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In late November, a 52,ton barge eased into this ramshackle port on the Bay of Bengal and came to rest on a wide, muddy beach. After nearly four decades crisscrossing the oceans for an American offshore engineering company, the DB did not come to erect another oil rig or lay miles of undersea pipe. Dead tankers, cruise liners, cargo ships and fishing trawlers from around the world molder in the hazy sunshine along a mile stretch of beach.
Thousands of laborers, many wearing plastic sandals and street clothes, use blowtorches to cut through the steel and then crank rust-ridden winches to haul the pieces up to dry land to be sold as scrap. The world disposed of ships last year. In terms of tonnage, a third of that demolition took place in Bangladesh, which surpassed India because of a decline in Indian demand for scrap steel.
Despite new laws aimed at making the business cleaner and safer, ships are taken apart here much as they were in the s. The gently sloping shoreline north of Chittagong allows a practice known as beaching, in which ships are piloted directly onto the sand during high tide. With no safe system to dispose of oil and toxic sludge, their waste continues to pollute the coast. Training and safety equipment are scant, and dozens of workers are still killed or seriously injured each year in falls, explosions and other accidents.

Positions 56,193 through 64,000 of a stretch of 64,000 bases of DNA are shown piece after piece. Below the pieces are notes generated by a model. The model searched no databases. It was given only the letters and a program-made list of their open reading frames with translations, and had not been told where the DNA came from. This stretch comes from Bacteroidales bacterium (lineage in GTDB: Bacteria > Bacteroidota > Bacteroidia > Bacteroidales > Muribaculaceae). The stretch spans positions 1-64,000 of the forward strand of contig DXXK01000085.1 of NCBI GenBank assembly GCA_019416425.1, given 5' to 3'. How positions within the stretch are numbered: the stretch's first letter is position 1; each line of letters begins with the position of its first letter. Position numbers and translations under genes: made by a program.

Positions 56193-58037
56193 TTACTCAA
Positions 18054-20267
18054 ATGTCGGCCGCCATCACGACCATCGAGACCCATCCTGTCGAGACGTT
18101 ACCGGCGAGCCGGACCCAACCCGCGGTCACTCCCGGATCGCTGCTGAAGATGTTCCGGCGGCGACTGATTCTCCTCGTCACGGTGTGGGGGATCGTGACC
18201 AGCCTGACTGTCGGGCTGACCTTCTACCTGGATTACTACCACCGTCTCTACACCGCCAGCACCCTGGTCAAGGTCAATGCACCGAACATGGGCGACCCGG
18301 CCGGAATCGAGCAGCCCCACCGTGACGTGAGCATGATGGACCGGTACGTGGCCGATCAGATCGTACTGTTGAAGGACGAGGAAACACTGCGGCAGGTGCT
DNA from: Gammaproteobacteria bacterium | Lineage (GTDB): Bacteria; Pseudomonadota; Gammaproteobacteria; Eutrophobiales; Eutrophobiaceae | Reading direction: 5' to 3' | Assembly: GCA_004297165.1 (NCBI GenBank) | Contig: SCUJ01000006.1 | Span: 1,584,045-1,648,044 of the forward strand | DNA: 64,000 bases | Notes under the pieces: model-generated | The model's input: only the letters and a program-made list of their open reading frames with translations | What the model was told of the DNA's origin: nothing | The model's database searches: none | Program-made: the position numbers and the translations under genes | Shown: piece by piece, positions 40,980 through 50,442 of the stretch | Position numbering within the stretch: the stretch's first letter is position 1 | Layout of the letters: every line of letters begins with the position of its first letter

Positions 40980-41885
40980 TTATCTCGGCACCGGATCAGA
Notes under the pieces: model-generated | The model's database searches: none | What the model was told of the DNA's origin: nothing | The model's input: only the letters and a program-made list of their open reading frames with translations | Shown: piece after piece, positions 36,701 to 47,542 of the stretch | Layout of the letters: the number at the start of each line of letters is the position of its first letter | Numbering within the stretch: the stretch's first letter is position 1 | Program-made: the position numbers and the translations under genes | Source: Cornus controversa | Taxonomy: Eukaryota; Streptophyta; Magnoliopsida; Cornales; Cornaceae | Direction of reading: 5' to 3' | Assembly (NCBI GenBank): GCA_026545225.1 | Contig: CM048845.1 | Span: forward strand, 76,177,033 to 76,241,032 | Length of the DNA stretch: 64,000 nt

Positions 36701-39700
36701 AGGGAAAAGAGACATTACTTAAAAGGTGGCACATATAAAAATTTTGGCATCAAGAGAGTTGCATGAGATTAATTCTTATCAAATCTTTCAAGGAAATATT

Workers are supposed to be at least 18, but even that basic law is often broken. Beaching, in particular, is highly unsafe, because so much of the work has to be done by hand, said Patrizia Heidegger, executive director of Shipbreaking Platform, a Brussels-based advocacy group. At least 16 Bangladeshi workers died and 22 were seriously injured in ship-breaking accidents last year, according to the group.
Half the deaths occurred in explosions caused by the gas cylinders attached to blowtorches. In addition, workers face the long-term health effects of exposure to hazardous substances released when the ships are broken down.